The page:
Tips for Removing Bottle Labels
Removing labels from bottles before fusing is always a chore! I’ve found one way to make it somewhat easier is to do the bottles in batches.
Start with a bunch of bottles, this is just part of my stash:
I prefer to cut the bottles before I take the label off because they have to be washed after cutting anyway, so it seems silly to wash them twice if I don’t have to.
The bottle bottoms and donuts go straight into a bucket of soapy water as I cut them. If you let the saw residue set up on them, it is very difficult to scrub off later.
The shoulder of the bottle gets sorted with other bottles and smashed and tumbled to create sea glass.
Which leaves the body of the bottle, with the labels.
These go into buckets of hot water with dishsoap. I’ve had lots of recommendations for Oxyclean, so I’m trying that now. Vinegar is also a good additive, it will help remove the saw residue.
Once the labels are soft, I scrape them off with a safety razor. It’s not always comfortable to hold a small razor blade for long periods of time, so I have some holders. There are different styles available at any hardware store.
Once the label is scraped off, I rinse the bottles in a bucket of clean water and they are ready to go to the studio for fusing, or for making flat glass sheets for later fusing projects.
I’ve been requesting tips from readers for the last few weeks and am happy to share the entire list with you.
My husband is a home brewer, so he’s always looking for bottles and needing to remove labels. His favorite method is to soak them overnight in a solution of Oxi-Clean and water, then scrape the label and glue off with a razor blade. It comes right off! Julie
Hi from Sweden, Jodi!
By label removal, do you refer to e.g. price tag stickers? If so, peanut butter, or any other fat for that matter, is great. If you take peanut butter that is somewhere between smooth/creamy and chunky, you have a little abrasion that will not damage the surface. Soften the label with water (and, if you feel like it, a few drops of white vinegar) and start rubbing the label with the peanut butter until the able dissolves. The glue from the label will change/dissolve because of the fatty peanut butter.
Toothpaste alone or in combination with any fat household oil such as olive- or canola oil has the same effect, but the toothpaste wants to float on the oil. – Aza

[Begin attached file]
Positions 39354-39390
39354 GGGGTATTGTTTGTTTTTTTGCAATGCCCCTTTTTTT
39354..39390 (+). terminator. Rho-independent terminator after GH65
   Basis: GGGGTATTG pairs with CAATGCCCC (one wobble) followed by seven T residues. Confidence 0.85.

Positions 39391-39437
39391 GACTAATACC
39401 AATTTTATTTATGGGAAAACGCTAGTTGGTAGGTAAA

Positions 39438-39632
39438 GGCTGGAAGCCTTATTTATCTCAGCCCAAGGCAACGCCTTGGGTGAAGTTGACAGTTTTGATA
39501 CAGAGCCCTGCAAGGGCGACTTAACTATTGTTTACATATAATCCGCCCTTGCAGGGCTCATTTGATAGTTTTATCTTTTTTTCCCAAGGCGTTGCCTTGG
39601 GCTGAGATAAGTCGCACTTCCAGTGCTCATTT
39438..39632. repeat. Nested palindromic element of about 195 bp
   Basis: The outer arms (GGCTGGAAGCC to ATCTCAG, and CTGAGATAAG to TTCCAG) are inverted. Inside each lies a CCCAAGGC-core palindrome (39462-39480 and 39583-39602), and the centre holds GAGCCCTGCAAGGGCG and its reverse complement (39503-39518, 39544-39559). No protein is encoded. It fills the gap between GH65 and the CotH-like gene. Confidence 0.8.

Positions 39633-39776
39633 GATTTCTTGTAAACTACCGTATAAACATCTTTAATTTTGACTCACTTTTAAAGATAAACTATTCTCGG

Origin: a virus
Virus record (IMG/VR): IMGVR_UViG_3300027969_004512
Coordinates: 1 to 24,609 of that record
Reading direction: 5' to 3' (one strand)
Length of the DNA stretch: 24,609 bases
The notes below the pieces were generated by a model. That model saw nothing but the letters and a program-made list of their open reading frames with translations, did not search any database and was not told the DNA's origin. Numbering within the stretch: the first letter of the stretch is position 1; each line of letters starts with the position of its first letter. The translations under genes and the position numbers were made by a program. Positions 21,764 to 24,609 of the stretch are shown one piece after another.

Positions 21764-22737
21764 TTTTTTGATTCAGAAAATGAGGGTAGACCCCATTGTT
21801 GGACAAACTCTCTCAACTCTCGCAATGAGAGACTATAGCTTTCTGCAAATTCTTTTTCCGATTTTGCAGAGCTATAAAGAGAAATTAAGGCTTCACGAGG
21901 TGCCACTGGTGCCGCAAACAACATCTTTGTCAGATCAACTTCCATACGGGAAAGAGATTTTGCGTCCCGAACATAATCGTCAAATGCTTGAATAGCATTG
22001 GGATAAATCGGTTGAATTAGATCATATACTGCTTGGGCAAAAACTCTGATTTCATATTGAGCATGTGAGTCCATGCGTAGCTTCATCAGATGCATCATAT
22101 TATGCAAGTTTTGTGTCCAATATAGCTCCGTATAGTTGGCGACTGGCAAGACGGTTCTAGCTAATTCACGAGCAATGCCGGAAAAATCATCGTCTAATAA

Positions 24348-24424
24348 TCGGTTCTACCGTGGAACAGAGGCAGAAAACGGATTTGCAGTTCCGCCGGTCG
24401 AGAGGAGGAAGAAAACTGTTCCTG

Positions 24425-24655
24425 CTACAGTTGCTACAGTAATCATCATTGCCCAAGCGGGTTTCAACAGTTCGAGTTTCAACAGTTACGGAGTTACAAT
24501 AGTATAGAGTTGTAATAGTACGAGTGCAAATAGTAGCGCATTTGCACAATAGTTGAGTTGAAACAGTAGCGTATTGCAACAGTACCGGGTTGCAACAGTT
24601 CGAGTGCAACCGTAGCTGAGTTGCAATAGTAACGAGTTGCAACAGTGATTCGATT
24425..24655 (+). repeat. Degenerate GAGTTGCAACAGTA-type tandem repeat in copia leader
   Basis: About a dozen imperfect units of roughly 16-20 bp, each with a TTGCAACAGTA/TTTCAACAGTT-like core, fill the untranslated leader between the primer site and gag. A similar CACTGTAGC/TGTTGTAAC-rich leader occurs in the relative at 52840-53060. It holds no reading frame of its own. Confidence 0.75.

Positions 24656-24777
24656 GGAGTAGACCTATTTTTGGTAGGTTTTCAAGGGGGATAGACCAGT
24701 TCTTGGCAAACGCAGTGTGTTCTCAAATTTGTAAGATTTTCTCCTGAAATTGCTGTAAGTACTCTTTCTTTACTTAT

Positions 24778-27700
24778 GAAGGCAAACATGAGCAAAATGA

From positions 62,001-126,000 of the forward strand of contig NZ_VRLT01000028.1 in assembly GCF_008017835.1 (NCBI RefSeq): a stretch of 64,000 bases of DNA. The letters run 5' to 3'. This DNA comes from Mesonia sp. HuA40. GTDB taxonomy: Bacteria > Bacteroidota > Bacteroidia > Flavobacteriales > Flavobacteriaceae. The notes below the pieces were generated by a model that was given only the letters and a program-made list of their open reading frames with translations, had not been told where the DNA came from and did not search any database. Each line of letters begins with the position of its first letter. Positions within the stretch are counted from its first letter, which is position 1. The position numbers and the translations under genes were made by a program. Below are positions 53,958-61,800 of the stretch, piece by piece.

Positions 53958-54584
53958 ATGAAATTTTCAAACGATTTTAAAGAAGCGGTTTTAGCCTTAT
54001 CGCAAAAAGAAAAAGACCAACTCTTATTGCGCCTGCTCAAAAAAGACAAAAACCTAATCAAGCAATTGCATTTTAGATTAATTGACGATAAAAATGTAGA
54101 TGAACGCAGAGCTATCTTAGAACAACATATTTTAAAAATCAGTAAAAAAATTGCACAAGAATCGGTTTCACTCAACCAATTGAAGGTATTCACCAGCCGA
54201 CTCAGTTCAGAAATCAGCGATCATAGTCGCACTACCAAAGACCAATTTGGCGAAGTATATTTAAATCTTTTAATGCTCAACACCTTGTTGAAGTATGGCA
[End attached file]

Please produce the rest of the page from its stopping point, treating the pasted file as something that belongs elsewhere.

Best way to remove gummy labels like Bombay Gin is bottles on the oven at 250* for about half an hour. They come right off, and a little goo gone and you’re all set. If you leave the bottles in the oven a long long time, the glue actually dries up! – Suzi
Some bottle labels will soak off easily in a bucket w/ vinegar and baking soda in it.
Sometimes I just leave them sitting for a few days. If the label is metallic or has a stronger adhesive, I take a knife or a razor blade and score the label quite a few times in various directions, this allows the above solution to get under the label and work on the adhesive. Again, soak for a day or several days. If the label is softened but still sticking, I scrape w/ a razor blade in a holder, then once dry if adhesive remains I spray it w/ WD40. Let sit for a bit, then I can usually get the remaining adhesive off w/ paper towels, or the ever favorite razor blade. If I have to use the WD40 ( cheap generic stuff will work), then give the bottle a good wash w/ hot water and dish soap. -SAMantha
I do a lot of bottle slumping and the best method I have found to remove labels is to put dish soap in the sink and fill it with hot water. While it is filling fill the bottles with hot water also. Let them sit for about 30 minutes. If they don’t fall off, use a safety razor blade to scrape them off, then use a green, scotch pad to get the glue off. For the really stubborn, really sticky glue, put some oil (I use olive oil) on the glue and let it sit. Then use an aluminum scrubby. This has worked for me for several years. Luann B.
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